Monday, June 27, 2016


This decision won't get as much attention as other rulings that came out today, but it's worth noting.  Especially for those following the story of former Oregon Governor Kitzhaber.
The supreme court without dissent vacated the conviction of the former governor of Virginia on corruption charges, because the construction of bribery used in the case was overly broad.
I think the heart of the ruling is here:
Section 201 prohibits quid pro quo corruption—the exchange of a thing of value for an 'official act.'  In the Government’s view, nearly anything a public official accepts—from a campaign contribution to lunch—counts as a quid; and nearly anything a public official does—from arranging a meeting to inviting a guest to an event—counts as a quo...

But conscientious public officials arrange meetings for constituents, contact other officials on their behalf, and include them in events all the time. The basic compact underlying representative government assumes that public officials will hear from their constituents and act appropriately on their concerns
That is, the conduct potentially subject to criminal sanction is the root of democracy. You like candidate X, you work for their re-election. There is a quid. They in turn pursue policies you like. There is a quo. Is that corruption?

Separate but related is the arbitrariness of a broad definition, and how that's incompatible with due process, emphasis mine:

...under  the  Government’s  interpretation,  the  term  “official  act”  is  not  defined  “with sufficient  definiteness  that  ordinary  people  can  understand  what  conduct  is  prohibited,”  or  “in  a  manner  that does  not  encourage  arbitrary  and  discriminatory  enforcement.” Skilling, 561 U. S., at 402–403 (internal quotation marks  omitted).   Under  the  “‘standardless  sweep’”  of  the  Government’s reading, Kolender v. Lawson, 461 U. S. 352, 358 (1983), public officials could be subject to prosecution, without  fair  notice,  for  the  most  prosaic  interactions.  “Invoking so shapeless a provision to condemn someone to prison”  for  up  to  15  years  raises  the  serious  concern  that the  provision  “does  not  comport  with  the Constitution’s guarantee  of  due  process."
I think what these concerns have in common is a fear of separating politics from the people.  If we want self government, we need to allow for political leaders like us.  It's unreasonable to expect politicians to sequester themselves like monks, interacting with the public only through formal public hearings or sessions.  And we probably wouldn't like it if they did.

Wednesday, May 11, 2016

Does having a school with high foundation contributions encourage residents to vote against tax increases?

In discussions about Portland Public School foundations I sometimes see this assertion.  Often it's part of a broader critique of foundations and their impact on equity.  The claim is that foundations don't just increase inequity, but actively harm students in other neighborhoods because parents in "semi-privatized" communities don't support public taxes.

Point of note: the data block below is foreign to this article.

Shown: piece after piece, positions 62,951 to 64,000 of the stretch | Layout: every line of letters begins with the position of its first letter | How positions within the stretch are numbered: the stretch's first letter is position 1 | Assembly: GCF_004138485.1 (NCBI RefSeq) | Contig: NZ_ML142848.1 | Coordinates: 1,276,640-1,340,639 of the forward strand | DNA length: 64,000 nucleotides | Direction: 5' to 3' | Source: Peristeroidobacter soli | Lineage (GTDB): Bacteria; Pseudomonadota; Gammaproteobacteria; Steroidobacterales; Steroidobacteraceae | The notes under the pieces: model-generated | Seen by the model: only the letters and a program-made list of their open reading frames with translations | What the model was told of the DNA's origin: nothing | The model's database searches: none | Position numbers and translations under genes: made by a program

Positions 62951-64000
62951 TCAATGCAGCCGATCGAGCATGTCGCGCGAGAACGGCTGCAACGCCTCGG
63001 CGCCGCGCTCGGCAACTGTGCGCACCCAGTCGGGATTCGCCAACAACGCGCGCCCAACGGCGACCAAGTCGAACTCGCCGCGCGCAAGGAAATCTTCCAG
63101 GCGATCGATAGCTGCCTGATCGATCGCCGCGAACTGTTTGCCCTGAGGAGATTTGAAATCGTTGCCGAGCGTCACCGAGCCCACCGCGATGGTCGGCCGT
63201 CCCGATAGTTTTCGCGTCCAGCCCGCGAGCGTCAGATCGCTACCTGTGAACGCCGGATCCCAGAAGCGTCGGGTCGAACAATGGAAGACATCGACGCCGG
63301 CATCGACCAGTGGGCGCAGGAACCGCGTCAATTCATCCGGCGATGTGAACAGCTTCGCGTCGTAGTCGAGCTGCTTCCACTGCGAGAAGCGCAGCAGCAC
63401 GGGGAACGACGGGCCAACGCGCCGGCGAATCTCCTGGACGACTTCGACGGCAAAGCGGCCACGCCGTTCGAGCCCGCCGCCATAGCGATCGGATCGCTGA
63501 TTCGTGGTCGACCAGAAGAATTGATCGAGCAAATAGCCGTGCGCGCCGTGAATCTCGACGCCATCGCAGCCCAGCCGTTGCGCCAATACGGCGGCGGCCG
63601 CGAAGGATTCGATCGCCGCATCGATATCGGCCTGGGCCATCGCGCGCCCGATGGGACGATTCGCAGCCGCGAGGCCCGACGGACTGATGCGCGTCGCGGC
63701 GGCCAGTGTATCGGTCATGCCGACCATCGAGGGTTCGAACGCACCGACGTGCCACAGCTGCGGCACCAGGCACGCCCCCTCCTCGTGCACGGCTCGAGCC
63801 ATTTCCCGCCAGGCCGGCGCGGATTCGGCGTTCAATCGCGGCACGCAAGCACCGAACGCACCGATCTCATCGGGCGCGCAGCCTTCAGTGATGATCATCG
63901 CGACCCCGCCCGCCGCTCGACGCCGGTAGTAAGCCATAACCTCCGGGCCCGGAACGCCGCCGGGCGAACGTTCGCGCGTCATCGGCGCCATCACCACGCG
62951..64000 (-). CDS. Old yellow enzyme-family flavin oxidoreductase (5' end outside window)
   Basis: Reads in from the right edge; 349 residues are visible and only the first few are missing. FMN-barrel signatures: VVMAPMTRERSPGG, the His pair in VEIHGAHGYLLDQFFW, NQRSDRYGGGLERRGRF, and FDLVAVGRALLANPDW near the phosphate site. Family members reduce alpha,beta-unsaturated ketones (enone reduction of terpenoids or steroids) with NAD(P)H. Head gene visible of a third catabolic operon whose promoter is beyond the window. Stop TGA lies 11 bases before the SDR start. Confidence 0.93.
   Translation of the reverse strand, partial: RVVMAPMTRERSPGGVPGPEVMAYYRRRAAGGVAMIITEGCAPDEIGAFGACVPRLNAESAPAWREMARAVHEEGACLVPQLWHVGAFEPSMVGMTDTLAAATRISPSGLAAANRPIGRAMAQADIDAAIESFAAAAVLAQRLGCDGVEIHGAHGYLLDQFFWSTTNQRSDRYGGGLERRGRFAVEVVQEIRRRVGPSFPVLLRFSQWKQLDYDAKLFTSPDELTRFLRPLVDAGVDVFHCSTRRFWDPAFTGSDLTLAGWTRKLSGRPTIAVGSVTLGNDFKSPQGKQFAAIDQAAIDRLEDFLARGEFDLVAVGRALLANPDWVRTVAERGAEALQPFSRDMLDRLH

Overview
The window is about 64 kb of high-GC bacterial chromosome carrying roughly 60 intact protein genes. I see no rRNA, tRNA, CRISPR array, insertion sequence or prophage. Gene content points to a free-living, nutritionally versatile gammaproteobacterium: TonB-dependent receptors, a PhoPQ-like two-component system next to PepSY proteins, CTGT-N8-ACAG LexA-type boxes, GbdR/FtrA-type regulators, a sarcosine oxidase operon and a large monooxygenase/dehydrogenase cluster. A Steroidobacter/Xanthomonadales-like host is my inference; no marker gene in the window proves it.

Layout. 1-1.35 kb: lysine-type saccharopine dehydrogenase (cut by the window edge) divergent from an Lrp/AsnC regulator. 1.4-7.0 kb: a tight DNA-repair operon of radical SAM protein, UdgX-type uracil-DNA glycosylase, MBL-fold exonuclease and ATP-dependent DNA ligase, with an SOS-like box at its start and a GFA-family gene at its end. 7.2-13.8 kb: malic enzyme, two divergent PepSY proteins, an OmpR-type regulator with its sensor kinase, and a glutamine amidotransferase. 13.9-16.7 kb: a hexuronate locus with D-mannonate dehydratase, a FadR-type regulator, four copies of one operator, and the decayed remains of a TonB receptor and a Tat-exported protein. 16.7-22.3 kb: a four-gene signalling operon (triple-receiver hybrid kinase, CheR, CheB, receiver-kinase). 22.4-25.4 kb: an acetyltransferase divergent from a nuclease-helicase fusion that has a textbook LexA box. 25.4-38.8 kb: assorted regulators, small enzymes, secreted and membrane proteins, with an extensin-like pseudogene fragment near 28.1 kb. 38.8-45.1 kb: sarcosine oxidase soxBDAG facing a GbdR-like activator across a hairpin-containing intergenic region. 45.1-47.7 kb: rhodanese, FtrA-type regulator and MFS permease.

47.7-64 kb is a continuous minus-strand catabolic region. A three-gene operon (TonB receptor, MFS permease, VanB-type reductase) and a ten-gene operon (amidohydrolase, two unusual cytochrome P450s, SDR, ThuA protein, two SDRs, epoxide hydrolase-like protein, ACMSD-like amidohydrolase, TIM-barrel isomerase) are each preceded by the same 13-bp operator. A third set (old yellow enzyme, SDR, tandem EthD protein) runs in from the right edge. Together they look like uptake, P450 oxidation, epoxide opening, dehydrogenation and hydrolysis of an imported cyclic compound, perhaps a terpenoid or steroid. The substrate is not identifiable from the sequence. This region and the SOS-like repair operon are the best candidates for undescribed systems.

For kicks, I got shape files and a vote abstract from Multnomah County and charted it.  Below is a heat chart for 2011's measure 26-122.  This is a property tax levy specific to Portland Public Schools, it passed with 58% of the vote.  The red indicates low support and green indicates high.  The labeling is based on decimals, 0.5 = 50% to 60%, 0.4 = 40% to 50%, etc.

I've marked with red dots the rough location of the top 4 elementary schools and K-8's based on fundraising.  What do I see?

I see 3 of the 4 schools are located in precincts where the levy passed, and are surrounded by precincts with similar support.  I also see a vivid geographic pattern: the inner city neighborhoods supported the levy more than outer neighborhoods.  This pattern dominates the story of which precincts supported the levy and which did not, I don't see any correlation with the location of a high-foundation school.

Below is the same chart for 2010's measure 66, a statewide tax increase.  Same thing:
I don't think the presence or absence of a high-foundation school has any effect on voter support of taxes.  Saving this for the next time I see that claim pop up.

Saturday, February 13, 2016

Presidential Leadership and how I assess it

A response to Brett about how I evaluate presidential candidates, which turned into something too long for facebook.

Before assessing candidates I filter for likely supreme court picks and electability.  These are pass/fail tests, and only Clinton and Sanders pass them.  They're the ones I'll evaluate as leaders.

I think of leadership geographically.  A good leader's task depends on understanding:
  • Where we are (the real)
  • An intended destination, a place they want to lead us to (the ideal)